Elba is my first prototype. She’s with a tester now to see how we she goes. Elba is a one-strap cement construction clog. The clog is a complete component made of wood with a rubber sole from Italy -very chic.
I chose to use a padded insole, again using the cork. My goal was to align the fit of the insole better to the outsole and cover the insole in a cleaner manner than I had done on my recycled shoes. I even tried my hand at shaping the insole to the outsole (note the curve). I did a better job on the cover. You can see improvement in the edges and skiving.
Sadly I didn’t do too well on the size. In the end my insole is a bit too large. Lesson learned. Trim the insole before covering it. The decision to cut inside, outside or on a line can add or subtract a significant amount of area when several materials and components come together.
Next I attacked the weight of the leather. I have a quantity of lightweight leather that I am using for much of my prototyping. Originally, I was going to secure the strap to the insole, but as my design developed, I decided on clog construction with decorative nails directly attaching the strap to the wood outsole. Either way, I thought the leather was too flimsy, so I backed it with cork to give it enough body. This was imperative for the nail method to work. You can see I glued my edges as if they were sewn. I skived the interior of the edges to try to get a smooth edge against the foot with partial success.
I had given up on the flower before I backed my strap, but as you can see, I found a really great resolution. I merely cut the floral shape and balled up the leather to create a distressed and wrinkled effect. I attached the shapes to the strap with thin leather cord that acts as the pistils. In my next pair, this will happen before I back the strap.
The nails were also a trip. A couple didn’t nail in smoothly and making them symmetrical was a chore. If you look carefully at the side view you will see that I chose to use only 3 nails, my aesthetic preference. That might be a mistake. I’ll have to see what my tester says about how they hold up.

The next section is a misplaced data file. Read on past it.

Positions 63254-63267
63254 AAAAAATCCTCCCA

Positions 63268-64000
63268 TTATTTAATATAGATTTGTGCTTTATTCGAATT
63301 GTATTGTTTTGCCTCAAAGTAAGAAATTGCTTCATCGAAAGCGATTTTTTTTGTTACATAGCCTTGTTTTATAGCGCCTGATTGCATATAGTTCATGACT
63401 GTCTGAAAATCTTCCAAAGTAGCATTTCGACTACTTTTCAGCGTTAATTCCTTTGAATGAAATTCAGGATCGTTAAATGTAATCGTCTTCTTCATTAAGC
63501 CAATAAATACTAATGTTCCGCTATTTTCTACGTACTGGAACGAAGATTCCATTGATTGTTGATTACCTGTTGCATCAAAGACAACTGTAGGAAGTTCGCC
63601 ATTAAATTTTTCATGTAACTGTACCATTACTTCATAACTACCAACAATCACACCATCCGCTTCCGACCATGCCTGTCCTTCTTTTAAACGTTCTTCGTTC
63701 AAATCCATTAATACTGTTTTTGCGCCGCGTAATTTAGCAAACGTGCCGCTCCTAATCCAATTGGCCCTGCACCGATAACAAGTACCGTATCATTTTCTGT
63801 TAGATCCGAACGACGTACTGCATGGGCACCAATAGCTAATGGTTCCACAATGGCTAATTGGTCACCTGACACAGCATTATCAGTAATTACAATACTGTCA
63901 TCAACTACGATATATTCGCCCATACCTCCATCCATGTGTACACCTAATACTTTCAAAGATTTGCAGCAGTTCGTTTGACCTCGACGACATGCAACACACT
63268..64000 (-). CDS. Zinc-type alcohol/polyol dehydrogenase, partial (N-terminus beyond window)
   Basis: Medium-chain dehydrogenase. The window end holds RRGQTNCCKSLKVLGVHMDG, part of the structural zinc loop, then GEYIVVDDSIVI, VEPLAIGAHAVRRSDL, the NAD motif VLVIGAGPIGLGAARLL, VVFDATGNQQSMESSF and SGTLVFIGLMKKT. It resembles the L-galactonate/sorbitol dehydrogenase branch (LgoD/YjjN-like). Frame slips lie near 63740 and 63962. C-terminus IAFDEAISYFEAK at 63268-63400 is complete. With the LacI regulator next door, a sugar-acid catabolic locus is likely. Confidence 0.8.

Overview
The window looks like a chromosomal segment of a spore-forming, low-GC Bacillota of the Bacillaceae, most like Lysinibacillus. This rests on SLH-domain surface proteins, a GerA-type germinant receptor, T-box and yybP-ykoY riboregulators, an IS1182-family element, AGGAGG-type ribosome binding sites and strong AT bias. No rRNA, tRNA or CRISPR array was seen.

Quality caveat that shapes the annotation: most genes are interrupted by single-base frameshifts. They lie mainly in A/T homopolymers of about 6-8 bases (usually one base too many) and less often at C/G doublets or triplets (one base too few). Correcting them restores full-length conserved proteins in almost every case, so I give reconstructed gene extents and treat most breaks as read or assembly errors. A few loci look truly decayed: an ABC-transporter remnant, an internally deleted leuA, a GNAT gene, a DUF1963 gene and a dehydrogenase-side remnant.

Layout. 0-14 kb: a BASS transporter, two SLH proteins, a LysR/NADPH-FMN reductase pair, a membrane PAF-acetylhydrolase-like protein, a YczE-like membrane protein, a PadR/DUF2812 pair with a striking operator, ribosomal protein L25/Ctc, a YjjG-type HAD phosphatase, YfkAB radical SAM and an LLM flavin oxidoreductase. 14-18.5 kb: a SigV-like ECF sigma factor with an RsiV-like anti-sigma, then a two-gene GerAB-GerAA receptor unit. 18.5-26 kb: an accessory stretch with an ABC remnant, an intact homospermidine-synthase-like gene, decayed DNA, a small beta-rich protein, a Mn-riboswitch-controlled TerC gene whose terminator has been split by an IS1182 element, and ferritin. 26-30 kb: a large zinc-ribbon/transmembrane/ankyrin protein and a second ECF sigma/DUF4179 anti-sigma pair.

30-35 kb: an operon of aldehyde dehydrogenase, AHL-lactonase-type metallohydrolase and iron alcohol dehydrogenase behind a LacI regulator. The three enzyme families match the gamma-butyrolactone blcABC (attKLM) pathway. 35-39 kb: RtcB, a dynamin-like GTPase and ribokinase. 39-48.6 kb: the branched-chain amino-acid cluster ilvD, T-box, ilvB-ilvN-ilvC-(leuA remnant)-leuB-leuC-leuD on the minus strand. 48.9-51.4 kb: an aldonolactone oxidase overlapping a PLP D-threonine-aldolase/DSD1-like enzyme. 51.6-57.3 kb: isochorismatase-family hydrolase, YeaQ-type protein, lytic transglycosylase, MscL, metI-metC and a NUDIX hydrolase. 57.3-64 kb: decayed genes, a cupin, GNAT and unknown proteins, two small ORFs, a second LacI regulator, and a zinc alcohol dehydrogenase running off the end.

Recycling experiment: What would I get if I took apart a shoe I didn’t like so much and a Betsey Johnson hand bag that didn’t cut it and created a new shoe? This is the question I asked myself in June as the Shoe Symposium grew closer. I hadn’t made any shoes in over year and I was determined to make something so I could get back into making and get some feedback as well.
I started by breaking down a very inexpensive pair of sandals. The wedge fit well, but I never liked the upper. No problem. I had a Betsey Johnson hand bag that had great leather and hardware, but I hated the style. So I broke that down as well.
I knew I wanted to use cork for the insole. I like a slightly textured insole so my feet don’t slip. I used cement to cover the insoles and some clamps to help keep them tight while they dried.
Next, I prepared straps. Some went through vintage buckles. Others had hardware. I explored the potential on forms:
And on feet:
I made my final choice and put it all together:
These were entered into competition at the Shoe symposium primarily for feed back. I knew there were quite a few mistakes, but I wanted to pros to tell me what they saw, both good and bad. The critics did NOT know these were recycled.
As with all design critique, I got quite a range. On the craft side, I needed to work on my insole and outsole alignment and getting my straps symmetrical on both feet. Other comments included a discussion of leather to hardware weight and I had worn them too much for competition (these were recycled soles).